ADPKD1 is associated with a 20-year earlier onset of end-stage renal failure compared to that of ADPKD2. Once the renal clearance starts to decline, it decreases linearly at a rate of approximately 5.0–6.4 mL/minute/year. Both genetic and environmental factors play a role in renal disease progression. Among patients with ADPKD1, the location of the PKD1 mutation may influence renal outcome. The mutations located in the first half of the PKD1 gene (5′region) were shown to be associated with a slightly earlier onset of renal failure compared to the mutations located in the second half of the gene (3′region).
Additional risk factors that portend a poor renal outcome include male gender, sickle cell trait, diagnosis of ADPKD before age 30 years, first episode of gross hematuria before age 30 years, hypertension before age 35 years, hyperlipidemia, low high-density lipoprotein (HDL), and cigarette smoking.
The symptoms and signs of renal failure in ADPKD, which begin to appear when the glomerular filtration rate is reduced to <30–40 mL/minute/1.73 m2, mirror those of non-ADPKD chronic renal failure.
Polycystic liver disease (PLD) is the most common extrarenal manifestation of ADPKD. Liver cysts originate from small clusters of intralobular bile ductules surrounded by fibrous tissue termed biliary microhamartomas and from peribiliary glands. The occurrence of PLD in ADPKD increases with age from 0% in ADPKD children to 20% in the third decade and over 75% in the seventh decade of life. Women, especially those with multiple pregnancies and/or on oral contraceptive or on estrogen replacement therapy, tend to have an earlier onset and worse PLD.
The majority of PLD patients are asymptomatic. When occurring, the symptoms usually result from either mass effect or cyst-related complications such as cyst hemorrhage, rupture, or infection. The liver synthetic functions are typically preserved because, despite even a significant degree of cystic liver involvement, the total amount of unaffected hepatic parenchyma is not reduced.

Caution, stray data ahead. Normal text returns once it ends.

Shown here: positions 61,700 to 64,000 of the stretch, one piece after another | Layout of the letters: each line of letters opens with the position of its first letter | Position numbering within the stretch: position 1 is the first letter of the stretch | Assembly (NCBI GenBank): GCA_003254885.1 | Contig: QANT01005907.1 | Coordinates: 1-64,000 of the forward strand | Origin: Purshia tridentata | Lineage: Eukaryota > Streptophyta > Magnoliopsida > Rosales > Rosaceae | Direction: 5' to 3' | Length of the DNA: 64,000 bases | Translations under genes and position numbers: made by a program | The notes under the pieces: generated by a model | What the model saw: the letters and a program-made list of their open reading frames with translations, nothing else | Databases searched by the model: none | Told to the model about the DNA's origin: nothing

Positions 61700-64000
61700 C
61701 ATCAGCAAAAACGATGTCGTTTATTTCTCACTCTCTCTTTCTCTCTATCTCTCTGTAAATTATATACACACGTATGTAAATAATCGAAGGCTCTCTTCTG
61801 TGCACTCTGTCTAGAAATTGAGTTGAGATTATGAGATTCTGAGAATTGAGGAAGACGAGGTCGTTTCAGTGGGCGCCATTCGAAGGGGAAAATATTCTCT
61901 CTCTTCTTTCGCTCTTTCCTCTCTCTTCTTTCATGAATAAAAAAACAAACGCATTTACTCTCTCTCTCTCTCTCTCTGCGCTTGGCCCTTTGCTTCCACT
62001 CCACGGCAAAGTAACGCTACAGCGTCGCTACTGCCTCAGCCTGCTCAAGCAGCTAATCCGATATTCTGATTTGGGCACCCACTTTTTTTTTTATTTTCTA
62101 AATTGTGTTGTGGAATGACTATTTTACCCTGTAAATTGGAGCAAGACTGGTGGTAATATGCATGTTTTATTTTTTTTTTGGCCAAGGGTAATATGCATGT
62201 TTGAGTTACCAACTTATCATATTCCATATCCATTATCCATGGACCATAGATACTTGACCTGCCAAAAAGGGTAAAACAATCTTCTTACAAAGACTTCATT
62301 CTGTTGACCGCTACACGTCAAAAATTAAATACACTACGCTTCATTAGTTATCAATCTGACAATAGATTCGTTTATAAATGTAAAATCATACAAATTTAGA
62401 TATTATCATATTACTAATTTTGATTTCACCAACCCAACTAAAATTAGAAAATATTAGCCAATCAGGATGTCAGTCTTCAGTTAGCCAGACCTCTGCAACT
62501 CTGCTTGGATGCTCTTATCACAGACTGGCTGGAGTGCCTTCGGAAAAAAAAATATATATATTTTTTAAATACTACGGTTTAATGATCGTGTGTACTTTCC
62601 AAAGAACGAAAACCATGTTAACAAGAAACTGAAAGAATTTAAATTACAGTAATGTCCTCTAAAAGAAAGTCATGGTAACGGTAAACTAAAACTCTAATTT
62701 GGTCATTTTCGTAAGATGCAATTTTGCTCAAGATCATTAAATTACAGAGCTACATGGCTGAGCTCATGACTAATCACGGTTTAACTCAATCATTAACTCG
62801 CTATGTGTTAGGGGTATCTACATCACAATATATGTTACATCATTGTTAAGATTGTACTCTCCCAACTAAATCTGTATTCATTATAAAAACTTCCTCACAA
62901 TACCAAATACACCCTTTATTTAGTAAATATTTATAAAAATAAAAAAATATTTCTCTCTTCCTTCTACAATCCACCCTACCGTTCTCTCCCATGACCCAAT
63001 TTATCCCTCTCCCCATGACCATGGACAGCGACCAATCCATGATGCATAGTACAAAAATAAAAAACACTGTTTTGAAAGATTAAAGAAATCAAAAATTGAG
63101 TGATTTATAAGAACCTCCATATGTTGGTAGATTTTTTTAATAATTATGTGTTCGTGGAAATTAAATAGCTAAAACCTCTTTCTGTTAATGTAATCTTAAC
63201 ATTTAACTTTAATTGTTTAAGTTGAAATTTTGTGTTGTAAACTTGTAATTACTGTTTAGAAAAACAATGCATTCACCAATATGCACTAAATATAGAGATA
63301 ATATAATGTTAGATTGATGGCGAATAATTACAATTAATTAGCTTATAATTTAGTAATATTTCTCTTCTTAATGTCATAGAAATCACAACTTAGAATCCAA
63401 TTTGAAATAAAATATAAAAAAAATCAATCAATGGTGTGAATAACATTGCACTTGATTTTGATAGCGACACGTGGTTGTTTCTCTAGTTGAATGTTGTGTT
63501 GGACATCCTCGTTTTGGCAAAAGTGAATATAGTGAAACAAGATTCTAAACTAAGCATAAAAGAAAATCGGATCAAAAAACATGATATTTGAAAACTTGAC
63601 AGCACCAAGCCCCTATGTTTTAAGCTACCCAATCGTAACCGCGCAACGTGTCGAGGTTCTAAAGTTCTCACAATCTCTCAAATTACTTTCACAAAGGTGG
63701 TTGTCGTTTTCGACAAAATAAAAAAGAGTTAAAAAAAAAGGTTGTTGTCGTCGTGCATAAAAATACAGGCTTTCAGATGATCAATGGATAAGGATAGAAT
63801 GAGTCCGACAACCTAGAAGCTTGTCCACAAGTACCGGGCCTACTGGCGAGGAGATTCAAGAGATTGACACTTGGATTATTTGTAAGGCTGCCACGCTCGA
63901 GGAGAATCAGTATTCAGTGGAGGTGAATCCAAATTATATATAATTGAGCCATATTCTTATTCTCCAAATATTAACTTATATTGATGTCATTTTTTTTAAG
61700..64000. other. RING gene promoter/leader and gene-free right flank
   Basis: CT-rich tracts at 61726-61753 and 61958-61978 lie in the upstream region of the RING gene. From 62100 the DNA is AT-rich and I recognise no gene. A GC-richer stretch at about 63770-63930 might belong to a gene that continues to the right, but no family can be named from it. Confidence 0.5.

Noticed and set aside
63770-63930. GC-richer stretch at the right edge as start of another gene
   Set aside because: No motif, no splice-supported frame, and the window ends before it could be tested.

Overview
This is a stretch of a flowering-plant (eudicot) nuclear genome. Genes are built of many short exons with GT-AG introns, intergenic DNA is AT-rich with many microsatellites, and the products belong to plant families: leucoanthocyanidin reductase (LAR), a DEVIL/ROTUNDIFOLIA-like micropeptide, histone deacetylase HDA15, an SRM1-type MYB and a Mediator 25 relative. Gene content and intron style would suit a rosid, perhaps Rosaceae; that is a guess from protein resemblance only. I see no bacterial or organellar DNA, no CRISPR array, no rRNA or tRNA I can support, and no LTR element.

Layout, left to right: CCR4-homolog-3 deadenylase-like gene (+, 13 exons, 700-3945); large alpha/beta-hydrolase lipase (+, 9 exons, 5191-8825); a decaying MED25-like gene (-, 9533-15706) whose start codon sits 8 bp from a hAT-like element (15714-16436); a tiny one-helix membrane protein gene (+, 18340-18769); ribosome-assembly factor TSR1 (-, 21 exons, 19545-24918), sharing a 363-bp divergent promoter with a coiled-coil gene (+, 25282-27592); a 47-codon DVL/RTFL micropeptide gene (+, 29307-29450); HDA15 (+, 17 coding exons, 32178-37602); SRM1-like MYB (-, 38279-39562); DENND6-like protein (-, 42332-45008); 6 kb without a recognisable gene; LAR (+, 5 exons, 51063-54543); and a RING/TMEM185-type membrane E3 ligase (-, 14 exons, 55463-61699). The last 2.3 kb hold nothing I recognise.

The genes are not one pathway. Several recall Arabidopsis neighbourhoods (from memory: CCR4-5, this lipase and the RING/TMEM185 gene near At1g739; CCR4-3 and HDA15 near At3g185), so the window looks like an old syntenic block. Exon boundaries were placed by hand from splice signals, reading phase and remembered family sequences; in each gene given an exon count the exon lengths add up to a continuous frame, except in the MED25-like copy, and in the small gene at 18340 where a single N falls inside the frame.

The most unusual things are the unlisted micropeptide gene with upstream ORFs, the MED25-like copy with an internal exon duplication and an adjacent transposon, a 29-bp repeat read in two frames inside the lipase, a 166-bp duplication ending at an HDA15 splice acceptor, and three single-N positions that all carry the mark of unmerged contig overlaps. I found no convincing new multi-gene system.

Symptoms associated with mass effect are dyspnea, orthopnea, early satiety, gastroesophageal reflux, mechanical back pain, uterine prolapse, rib fracture, and, in severe cases, failure to thrive. In rare cases, a massively enlarged cystic liver can cause obstructions to the hepatic venous outflow tract, portal vein and/or bile duct, or the inferior vena cava. These patients may develop portal hypertension, esophageal and/or gastric varices, ascites, and, rarely, obstructive jaundice.
Hepatic cyst hemorrhage and ruptures can present as acute abdominal pain, extrinsic bile duct compression, and liver enzyme elevation. Rarely, cysts can rupture into the peritoneum and cause acute ascites and life-threatening hemoperitoneum.
Patients with hepatic cyst infection may present with fever, chills, localized upper abdominal pain, leukocytosis, and elevation of alkaline phosphatase. Bacteremia is frequently present. The major pathogens are Enterobacteriaceae.
Intracranial Aneurysms and Other Vascular Manifestations
The incidence of intracranial aneurysms (ICAs) and ICA ruptures in ADPKD is increased by 5- to 10-fold compared to that in the general population. Family clustering is evident. Patients with a family history of ICA or subarachnoid hemorrhage (SAH, the consequence of ICA rupture) have an ICA occurrence of 21% versus 6% in those without such history.
The majority of ADPKD-associated ICAs are small (<7 mm in diameter) and are located in the anterior circulation (approximately 90%). Although compared to sporadic ones, ICAs in ADPKD have a younger mean age of aneurysmal rupture (39 versus 51 years).
The risk of ICA rupture (extrapolated from the International Study of Unruptured Intracranial Aneurysms) depends on the size and location of the ICAs and whether the patient has a prior episode(s) of SAH.
The yearly risk of rupture is less then 0.1% for the small sized (<7 mm in diameter) anterior circulation ICAs in patients without a prior SAH. The risk is higher for ICAs >7 mm in diameter or in the posterior circulation or in patients with a prior history of SAH.
Unruptured ICAs are generally asymptomatic. Rarely, patients can present with focal neurologic symptoms such as cranial nerve palsy or seizure due to local compression. Rupturing or ruptured ICAs typically present with prominent symptoms including episodes of sudden onset intense headache or headache with a quality different from that experienced before. The pain can radiate to the occipital and cervical region and may be accompanied by nuchal rigidity. Other associated symptoms are nausea, vomiting, photophobia, cranial nerve palsy, seizure, lethargy, and coma.
Other vascular manifestations more frequently seen (an approximately 10-fold increase) in ADPKD are thoracic aortic and cervicocephalic arterial dissections, intracranial arterial dolichoectasia, and coronary artery aneurysms. The symptoms and signs of these complications are similar to those seen in non-ADPKD patients.
Valvular heart diseases occur more frequently in ADPKD patients than in their nonaffected family members or the general population. Of those, mitral valve prolapse is the most common and can be detected by echocardiography in up to 20% of ADPKD patients. Other more frequent valvular heart diseases include mitral insufficiency, tricuspid insufficiency, tricuspid prolapse, and aortic insufficiency often associated with aortic root dilation. Symptoms vary from asymptomatic or episodic palpitations to, in rare cases, congestive heart failure. When a cardiac murmur is heard, antibiotic prophylaxis against subacute bacterial endocarditis is indicated.